David roth nine gold medals
The Boys in the Boat: Nine Americans and Their Epic Quest for Gold at the 1936 Berlin Olympics by Daniel James BrownFor readers of Laura Hillenbrands Seabiscuit and Unbroken, the dramatic story of the American rowing team that stunned the world at Hitlers 1936 Berlin Olympics.
Daniel James Browns robust book tells the story of the University of Washingtons 1936 eight-oar crew and their epic quest for an Olympic gold medal, a team that transformed the sport and grabbed the attention of millions of Americans. The sons of loggers, shipyard workers, and farmers, the boys defeated elite rivals first from eastern and British universities and finally the German crew rowing for Adolf Hitler in the Olympic games in Berlin, 1936.
The emotional heart of the story lies with one rower, Joe Rantz, a teenager without family or prospects, who rows not for glory, but to regain his shattered self-regard and to find a place he can call home. The crew is assembled by an enigmatic coach and mentored by a visionary, eccentric British boat builder, but it is their trust in each other that makes them a victorious team. They remind the country of what can be done when everyone quite literally pulls together—a perfect melding of commitment, determination, and optimism.
Drawing on the boys own diaries and journals, their photos and memories of a once-in-a-lifetime shared dream, The Boys in the Boat is an irresistible story about beating the odds and finding hope in the most desperate of times—the improbable, intimate story of nine working-class boys from the American west who, in the depths of the Great Depression, showed the world what true grit really meant. It will appeal to readers of Erik Larson, Timothy Egan, James Bradley, and David Halberstams The Amateurs.
The poem is based on a story about the nine differently-abled athletes in a Special Olympic event. In a race, when one runner fell to the ground, all the others stopped and returned back to help him stand on his feet and then they walked hand-in-hand to finish the race. Each of the athletes was awarded a gold medal in recognition of their outstanding show of empathy and compassion. Variations of the song are available on the internet. According to the folks at the Special Olympics Washington office, the incident happened at a track-and-field event held in Spokane, Washington.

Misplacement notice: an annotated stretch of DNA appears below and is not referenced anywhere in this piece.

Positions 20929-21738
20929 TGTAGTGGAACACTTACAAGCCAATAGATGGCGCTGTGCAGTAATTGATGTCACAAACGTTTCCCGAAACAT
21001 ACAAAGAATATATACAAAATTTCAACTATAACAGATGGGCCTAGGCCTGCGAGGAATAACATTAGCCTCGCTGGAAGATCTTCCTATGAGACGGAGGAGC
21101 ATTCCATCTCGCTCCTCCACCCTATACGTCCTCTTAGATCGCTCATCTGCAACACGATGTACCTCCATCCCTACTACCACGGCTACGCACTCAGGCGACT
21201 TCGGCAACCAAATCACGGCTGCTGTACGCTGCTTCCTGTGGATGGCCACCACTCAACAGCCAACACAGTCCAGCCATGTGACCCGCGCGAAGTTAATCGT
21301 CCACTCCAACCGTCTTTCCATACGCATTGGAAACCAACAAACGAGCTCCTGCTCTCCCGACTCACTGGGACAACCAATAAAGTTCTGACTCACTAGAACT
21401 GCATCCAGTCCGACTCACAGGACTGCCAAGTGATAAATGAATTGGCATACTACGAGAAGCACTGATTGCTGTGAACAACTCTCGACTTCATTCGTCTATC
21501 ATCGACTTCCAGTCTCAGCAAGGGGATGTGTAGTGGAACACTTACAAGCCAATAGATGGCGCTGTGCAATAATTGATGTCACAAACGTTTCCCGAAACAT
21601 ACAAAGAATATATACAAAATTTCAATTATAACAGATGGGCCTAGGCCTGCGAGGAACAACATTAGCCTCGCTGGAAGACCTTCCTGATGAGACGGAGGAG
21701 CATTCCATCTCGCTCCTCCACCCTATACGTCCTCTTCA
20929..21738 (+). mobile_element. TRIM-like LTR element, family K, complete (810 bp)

The race, however, turned out quite different from the ordinary ones because when one of the participants fell down, the others rather than running away helped him to get up. Afterwards, all the participants moved towards the goal together. All of them win and they are rewarded gold medals for their sympathy for each other. The poem has been divided into 8 stanzas having 4 lines each. They had come with the dream to win either gold or silver or bronze medal. All of the participants had undergone through months of practice of the event and it was the day to prove themselves.
Sports and games are meant to foster brotherhood, understanding, and compassion. But, it is disheartening to note how the urge to succeed and grab medals has become the sole objective of competitive sports. In the quest for the top prizes, athletes adopt unfair means, develop needless rivalry, and forget that the competitor needs to be looked upon with kindness, bonhomie, and sympathy. This short and sweet poem narrates how a group of nine differently abled sprinters taking part in a meters dash event have demonstrated, through their conduct, the great virtue of empathy, cooperation, and fair-play. The poem gives an universal message of the best of human values. The athletes had come from all over the country To run for the gold, for the silver and bronze Many weeks and months of training All coming down to these games. Athletes from far and wide had gathered to take part in a competition.